UACES Facebook Arkansas Rice Update 7-8-22
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Arkansas Rice Update 7-8-22

by Jarrod Hardke, Rice Extension Agronomist - July 8, 2022

Arkansas Rice Update 2022-16

July 8, 2022

Jarrod Hardke, Scott Stiles, Trent Roberts, and Yeshi Wamishe

“Weatherman stands there waving his arms, there’s no more bales of hay, down in the barn, corn crop’s dead on my old man’s farm, he says we’re one day closer to rain.”

Feeling the Burn

Jarrod Hardke

Well it appears the time for the 4th of July rain is passing without event.  It looks as though we’re in for real problems for the remainder of the summer.

Without any relief in the next couple of weeks, some very tough choices will have to be made.  Water availability and how far we can stretch things is starting to reach a very problematic point.  Rice usually gets first priority, but it may turn to a “can we just keep it wet” situation as we try to divert water to corn and soybean to keep them alive and productive.  Ultimately something will have to give, or go without irrigation, if a rain doesn’t turn up soon.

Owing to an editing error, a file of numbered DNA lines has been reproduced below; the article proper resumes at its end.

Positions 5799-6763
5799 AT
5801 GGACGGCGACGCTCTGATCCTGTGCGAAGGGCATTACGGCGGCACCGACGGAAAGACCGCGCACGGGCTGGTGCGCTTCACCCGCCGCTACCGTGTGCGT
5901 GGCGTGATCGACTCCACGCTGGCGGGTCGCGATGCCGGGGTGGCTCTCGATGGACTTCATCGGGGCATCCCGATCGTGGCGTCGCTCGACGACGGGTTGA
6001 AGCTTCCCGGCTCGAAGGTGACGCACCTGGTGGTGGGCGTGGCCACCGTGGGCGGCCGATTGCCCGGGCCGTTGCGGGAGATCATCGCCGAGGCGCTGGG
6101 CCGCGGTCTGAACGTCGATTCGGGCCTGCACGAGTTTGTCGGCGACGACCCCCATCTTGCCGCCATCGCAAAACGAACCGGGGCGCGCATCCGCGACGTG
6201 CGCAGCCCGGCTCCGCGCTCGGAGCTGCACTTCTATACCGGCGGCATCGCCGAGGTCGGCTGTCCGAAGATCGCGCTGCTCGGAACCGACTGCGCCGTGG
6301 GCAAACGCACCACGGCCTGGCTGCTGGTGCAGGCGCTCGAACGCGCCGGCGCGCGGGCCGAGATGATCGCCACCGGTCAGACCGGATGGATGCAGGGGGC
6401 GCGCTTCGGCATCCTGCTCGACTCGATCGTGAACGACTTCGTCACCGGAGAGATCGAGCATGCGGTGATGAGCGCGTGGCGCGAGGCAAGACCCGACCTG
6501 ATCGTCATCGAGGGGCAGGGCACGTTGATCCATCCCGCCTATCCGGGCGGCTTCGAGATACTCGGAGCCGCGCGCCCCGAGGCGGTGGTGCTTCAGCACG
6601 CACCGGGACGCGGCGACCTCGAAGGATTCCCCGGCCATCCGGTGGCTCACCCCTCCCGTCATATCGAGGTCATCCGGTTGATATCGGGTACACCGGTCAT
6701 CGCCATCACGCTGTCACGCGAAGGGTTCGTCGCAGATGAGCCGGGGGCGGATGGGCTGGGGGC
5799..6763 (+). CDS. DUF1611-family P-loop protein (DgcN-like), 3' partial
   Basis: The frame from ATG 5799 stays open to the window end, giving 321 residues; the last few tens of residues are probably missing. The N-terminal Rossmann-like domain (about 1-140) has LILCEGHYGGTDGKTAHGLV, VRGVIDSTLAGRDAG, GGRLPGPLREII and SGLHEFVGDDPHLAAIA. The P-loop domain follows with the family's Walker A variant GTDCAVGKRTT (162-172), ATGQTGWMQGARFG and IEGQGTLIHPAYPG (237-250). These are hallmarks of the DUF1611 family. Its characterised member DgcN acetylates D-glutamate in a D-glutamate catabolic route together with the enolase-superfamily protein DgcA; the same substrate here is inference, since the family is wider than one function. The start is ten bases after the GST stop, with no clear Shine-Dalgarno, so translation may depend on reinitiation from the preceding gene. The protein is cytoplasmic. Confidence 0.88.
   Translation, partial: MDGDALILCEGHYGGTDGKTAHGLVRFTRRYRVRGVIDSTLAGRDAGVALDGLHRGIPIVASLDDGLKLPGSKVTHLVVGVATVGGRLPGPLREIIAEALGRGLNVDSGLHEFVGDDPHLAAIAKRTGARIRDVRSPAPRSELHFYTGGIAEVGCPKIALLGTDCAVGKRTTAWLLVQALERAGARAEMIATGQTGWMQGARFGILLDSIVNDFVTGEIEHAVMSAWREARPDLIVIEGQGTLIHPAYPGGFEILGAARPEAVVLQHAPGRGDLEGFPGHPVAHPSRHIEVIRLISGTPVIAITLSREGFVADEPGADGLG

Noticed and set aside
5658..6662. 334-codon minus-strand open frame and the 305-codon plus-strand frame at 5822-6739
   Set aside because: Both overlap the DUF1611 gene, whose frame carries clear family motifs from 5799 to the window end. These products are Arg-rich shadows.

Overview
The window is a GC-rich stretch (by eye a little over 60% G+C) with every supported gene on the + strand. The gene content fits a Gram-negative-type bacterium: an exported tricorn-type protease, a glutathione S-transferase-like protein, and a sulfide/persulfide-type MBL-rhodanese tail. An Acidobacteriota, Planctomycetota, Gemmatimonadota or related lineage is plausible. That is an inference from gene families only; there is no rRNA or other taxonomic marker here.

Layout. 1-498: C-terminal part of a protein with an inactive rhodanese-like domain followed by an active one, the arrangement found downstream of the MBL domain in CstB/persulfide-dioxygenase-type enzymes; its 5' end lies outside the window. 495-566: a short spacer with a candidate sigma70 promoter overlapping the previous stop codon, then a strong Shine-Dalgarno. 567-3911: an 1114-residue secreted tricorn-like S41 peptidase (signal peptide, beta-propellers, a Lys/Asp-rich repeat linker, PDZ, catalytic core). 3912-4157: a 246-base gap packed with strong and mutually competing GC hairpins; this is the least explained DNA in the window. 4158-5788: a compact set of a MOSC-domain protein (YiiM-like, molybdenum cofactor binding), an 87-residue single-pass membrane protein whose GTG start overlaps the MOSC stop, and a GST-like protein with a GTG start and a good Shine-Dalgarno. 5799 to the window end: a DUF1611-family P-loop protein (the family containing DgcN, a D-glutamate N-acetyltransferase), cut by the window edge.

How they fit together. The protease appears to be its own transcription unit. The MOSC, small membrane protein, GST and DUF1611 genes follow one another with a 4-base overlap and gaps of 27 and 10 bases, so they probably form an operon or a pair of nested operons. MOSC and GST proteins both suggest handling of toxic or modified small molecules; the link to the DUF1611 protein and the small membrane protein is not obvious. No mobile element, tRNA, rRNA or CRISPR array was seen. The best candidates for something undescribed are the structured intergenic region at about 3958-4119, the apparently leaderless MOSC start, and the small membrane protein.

If there’s any upside to the short-term extended forecast, it’s that it appears we will see a slight reduction in daytime highs and more importantly nighttime temps as rice moves into flowering and grain fill stages.  Highs above 100 are a point of serious concern for flowering rice.  Nighttime temps remaining at or above 75 are a serious issue for flowering and grain fill.  As long as we can continue to periodically drop below these levels and avoid prolonged stretches, rice can manage.  However, 5 or more consecutive nights of these conditions can really punish us.

You don’t even want to know what some of the long-term models are currently throwing out there.  I regret having looked.

I had sincere hopes that I would have something good to say this week, but I’ll have to continue waiting.

Let us know if we can help.

Fig. 1.  NOAA 7-day precipitation forecast.

NOAA 7-day precipitation forecast


Boot Nitrogen in Hybrid Rice

Jarrod Hardke and Trent Roberts